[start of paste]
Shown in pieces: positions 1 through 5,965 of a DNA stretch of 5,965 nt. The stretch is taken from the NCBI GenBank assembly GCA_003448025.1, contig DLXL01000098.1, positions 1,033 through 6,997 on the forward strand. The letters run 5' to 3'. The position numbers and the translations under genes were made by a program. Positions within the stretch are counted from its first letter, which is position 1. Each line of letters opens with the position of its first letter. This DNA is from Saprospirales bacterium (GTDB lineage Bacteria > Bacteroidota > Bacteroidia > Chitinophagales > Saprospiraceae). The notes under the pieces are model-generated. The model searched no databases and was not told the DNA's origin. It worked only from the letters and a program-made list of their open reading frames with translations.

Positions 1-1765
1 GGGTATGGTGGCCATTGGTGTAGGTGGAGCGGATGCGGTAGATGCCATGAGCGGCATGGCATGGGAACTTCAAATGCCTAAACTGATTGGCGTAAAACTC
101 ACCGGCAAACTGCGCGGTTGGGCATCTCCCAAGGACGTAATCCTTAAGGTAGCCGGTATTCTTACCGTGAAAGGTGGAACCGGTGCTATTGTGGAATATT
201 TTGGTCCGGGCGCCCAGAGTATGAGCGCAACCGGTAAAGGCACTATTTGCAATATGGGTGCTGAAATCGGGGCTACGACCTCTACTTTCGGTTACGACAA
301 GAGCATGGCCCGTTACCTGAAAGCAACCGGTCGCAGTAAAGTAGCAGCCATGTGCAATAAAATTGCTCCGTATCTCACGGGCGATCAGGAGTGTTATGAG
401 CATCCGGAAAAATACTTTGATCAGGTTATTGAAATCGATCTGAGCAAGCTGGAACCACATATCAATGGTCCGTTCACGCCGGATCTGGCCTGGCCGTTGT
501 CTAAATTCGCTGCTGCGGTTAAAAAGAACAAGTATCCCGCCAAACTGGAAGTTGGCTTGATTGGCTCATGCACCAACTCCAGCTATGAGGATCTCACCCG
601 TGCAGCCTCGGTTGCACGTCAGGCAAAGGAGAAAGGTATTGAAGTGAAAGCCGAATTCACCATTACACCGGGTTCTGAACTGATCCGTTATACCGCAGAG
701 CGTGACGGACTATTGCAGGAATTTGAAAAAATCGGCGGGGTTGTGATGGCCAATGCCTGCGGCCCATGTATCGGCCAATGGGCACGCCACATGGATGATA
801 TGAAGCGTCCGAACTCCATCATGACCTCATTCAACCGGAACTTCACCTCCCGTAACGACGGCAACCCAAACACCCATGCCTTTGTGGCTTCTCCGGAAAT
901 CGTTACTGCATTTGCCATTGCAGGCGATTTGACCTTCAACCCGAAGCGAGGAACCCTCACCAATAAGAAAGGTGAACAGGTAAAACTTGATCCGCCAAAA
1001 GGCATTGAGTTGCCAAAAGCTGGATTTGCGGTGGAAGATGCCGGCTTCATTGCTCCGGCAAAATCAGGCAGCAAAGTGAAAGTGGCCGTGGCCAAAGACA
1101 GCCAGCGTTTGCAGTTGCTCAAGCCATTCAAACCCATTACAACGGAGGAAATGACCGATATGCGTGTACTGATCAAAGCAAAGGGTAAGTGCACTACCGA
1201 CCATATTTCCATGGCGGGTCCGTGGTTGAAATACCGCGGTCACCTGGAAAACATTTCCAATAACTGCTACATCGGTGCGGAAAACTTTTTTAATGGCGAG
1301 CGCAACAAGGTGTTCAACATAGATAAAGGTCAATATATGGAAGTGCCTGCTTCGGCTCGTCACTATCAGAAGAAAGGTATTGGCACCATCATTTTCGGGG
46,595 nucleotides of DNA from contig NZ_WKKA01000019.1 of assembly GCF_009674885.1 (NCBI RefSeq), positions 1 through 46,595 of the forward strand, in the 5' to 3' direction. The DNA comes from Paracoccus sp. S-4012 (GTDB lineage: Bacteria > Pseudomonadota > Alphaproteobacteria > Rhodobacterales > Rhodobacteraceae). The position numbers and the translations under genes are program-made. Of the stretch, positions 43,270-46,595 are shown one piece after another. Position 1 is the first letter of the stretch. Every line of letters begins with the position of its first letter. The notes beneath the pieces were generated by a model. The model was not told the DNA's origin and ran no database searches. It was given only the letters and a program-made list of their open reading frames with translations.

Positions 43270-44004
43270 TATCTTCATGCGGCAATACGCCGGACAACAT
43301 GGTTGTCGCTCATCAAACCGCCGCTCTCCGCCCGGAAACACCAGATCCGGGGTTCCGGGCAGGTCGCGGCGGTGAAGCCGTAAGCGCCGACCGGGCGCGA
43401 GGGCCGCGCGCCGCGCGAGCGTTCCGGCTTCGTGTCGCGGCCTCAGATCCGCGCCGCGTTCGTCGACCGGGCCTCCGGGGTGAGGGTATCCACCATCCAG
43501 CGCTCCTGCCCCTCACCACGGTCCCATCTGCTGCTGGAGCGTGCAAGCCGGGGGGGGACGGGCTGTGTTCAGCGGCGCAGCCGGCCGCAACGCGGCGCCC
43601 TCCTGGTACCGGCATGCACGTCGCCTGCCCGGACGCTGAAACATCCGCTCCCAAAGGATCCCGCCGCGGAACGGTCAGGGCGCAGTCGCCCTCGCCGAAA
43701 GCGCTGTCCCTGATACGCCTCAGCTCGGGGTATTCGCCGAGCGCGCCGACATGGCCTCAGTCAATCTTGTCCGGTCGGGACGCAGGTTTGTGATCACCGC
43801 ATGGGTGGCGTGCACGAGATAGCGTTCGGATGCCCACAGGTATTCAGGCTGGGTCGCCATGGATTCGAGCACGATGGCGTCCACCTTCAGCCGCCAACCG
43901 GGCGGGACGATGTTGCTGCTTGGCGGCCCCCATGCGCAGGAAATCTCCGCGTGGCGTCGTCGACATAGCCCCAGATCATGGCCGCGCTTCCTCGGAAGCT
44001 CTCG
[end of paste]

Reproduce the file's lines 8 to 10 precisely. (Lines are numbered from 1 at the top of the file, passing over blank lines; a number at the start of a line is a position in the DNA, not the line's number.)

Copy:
501 CTAAATTCGCTGCTGCGGTTAAAAAGAACAAGTATCCCGCCAAACTGGAAGTTGGCTTGATTGGCTCATGCACCAACTCCAGCTATGAGGATCTCACCCG
601 TGCAGCCTCGGTTGCACGTCAGGCAAAGGAGAAAGGTATTGAAGTGAAAGCCGAATTCACCATTACACCGGGTTCTGAACTGATCCGTTATACCGCAGAG
701 CGTGACGGACTATTGCAGGAATTTGAAAAAATCGGCGGGGTTGTGATGGCCAATGCCTGCGGCCCATGTATCGGCCAATGGGCACGCCACATGGATGATA